Do you know what the most contagious disease is in Britain today, one that’s sweeping the nation and getting worse with every generation? It’s not flu. It’s not chicken pox. It’s not even the common cold*. It’s TMI - Too Much Information – and left unchecked it can cause more damage than any of those medical conditions…especially to your personal brand. Let me give you an example:
- A friend was recently sitting at work, eating his sandwich, when a colleague at a nearby desk loudly announced she was off for her smear test. His face took on the expression of the guy in the picture and the rest of his sandwich went untouched.
- Which was a similar expression to the one I had the day I opened my boss’s calendar on Outlook to set up a meeting (everyone who reported to her had access) and saw an appointment labelled ‘Bikini wax’.
- Or the time I read a string of updates on LinkedIn from someone who had automatically linked it to their Twitter feed, which charted the progress of her drunken night out with the girls…in lurid detail.
In each case the person had given no thought to the line that exists between revealing a bit of your personal life to show you’re human and revealing things that conjour up a picture of you in others’ minds they’d prefer not to have.
(Especially if it involves you lying on your back with your legs akimbo!)
Now, I’m an advocate of offering people a bit of personal with your brand, but as I’ve clearly set out in a previous blog, it should be done with forethought; work out what your personal brand is and which aspects of your life provide positive clues to that, then share those. I readily mention I keep bees and chickens as it gives people a softer perception of me than if they just see the stronger, more direct clues like my bright red lipstick and nail polish. But there’s plenty of things I don’t mention because I know they go too far over the line. (No, I’m not going to tell you when I’m due for a bikini wax!)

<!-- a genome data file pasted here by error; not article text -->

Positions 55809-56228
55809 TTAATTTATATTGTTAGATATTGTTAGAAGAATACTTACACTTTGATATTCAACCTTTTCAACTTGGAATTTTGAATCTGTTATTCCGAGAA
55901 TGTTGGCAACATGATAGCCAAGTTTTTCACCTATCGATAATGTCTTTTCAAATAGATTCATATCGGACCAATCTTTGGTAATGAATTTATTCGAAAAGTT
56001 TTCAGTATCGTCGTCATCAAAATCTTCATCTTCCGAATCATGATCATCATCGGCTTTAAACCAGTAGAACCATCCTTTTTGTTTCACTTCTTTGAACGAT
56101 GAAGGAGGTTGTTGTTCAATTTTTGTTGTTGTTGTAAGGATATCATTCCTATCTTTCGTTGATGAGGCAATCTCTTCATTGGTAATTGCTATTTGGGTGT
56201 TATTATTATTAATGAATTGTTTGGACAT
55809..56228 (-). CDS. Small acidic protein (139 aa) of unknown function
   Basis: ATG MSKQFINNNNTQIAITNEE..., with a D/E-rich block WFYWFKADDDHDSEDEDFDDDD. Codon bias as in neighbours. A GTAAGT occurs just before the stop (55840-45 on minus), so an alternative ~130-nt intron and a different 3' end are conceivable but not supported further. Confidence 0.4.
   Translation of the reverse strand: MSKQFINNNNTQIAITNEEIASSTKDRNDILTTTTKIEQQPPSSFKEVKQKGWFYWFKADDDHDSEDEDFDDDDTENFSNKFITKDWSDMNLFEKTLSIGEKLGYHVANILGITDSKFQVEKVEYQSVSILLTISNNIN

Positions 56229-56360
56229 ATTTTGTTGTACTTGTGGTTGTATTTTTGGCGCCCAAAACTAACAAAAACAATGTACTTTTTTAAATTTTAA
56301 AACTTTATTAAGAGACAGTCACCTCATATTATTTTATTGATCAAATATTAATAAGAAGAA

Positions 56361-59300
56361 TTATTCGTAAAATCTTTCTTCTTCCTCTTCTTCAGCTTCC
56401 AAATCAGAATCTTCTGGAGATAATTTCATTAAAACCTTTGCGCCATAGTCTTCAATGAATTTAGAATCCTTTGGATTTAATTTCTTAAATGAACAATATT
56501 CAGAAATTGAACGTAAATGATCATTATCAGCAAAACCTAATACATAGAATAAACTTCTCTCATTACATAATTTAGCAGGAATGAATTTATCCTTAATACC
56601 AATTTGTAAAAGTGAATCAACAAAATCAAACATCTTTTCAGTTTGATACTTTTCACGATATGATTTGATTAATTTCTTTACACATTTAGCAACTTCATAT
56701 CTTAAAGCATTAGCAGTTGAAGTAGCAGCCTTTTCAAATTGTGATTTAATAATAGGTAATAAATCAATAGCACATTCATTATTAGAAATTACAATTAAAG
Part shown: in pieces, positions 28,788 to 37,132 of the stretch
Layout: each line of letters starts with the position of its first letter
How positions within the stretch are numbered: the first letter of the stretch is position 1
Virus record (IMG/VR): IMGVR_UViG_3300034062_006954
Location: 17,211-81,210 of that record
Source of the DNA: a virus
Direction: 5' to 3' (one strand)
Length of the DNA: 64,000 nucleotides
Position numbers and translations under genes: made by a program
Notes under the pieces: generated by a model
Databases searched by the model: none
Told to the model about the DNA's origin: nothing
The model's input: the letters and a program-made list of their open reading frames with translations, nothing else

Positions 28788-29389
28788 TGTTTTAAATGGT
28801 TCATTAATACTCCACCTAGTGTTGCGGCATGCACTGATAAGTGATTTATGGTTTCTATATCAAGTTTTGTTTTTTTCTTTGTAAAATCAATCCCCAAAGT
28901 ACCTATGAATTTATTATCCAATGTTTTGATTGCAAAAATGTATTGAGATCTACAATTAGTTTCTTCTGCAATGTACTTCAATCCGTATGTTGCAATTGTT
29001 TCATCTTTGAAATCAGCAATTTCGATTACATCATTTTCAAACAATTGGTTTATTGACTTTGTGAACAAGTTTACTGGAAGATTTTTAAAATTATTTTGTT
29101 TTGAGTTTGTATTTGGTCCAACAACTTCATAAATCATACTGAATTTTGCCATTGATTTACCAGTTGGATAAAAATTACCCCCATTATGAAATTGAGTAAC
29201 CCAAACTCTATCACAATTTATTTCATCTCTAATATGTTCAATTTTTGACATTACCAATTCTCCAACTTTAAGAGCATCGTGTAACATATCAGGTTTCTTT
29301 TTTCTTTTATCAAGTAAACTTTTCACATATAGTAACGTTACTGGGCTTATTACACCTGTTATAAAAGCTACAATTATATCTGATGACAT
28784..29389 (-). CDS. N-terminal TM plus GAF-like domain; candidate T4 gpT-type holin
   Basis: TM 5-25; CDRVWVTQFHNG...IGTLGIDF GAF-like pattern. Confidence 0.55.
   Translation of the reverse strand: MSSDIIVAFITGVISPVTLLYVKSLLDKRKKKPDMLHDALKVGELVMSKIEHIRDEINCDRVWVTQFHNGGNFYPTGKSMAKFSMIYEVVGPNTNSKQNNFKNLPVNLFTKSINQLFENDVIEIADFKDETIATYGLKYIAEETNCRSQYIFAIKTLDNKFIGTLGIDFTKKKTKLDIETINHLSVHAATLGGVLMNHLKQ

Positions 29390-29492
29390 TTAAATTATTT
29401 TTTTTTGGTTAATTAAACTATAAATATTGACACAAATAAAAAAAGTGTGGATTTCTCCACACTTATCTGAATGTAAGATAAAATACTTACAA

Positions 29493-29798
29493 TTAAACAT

But as the generations pass and technology makes sharing information easier, people’s senses for what is and isn’t acceptable have been dulled. To see what I mean you’ve only got to look at pictures on Facebook of drunken graduates flashing their body parts or vomiting in the street…the same graduates who are looking for their first job and trying to portray themselves as responsible adults. But it’s not just the youngsters who are doing it – the lady with the smear test is in her late 30s.
So when you’re going about your business today perhaps a bit of self-auditing is in order: listen to yourself, read what you write, and think about the perception you could be creating in other people’s minds. Because if the result is someone whose face looks as horrified as the guy above, you know you’ve just given TMI.
What’s the worst case of TMI you’ve experienced – either that you’ve done or that you’ve received? I’d love to get lots of comments on this one so get typing below…we could all do with a laugh!
*Well, it probably is one of those, but I was using artistic licence to make a point.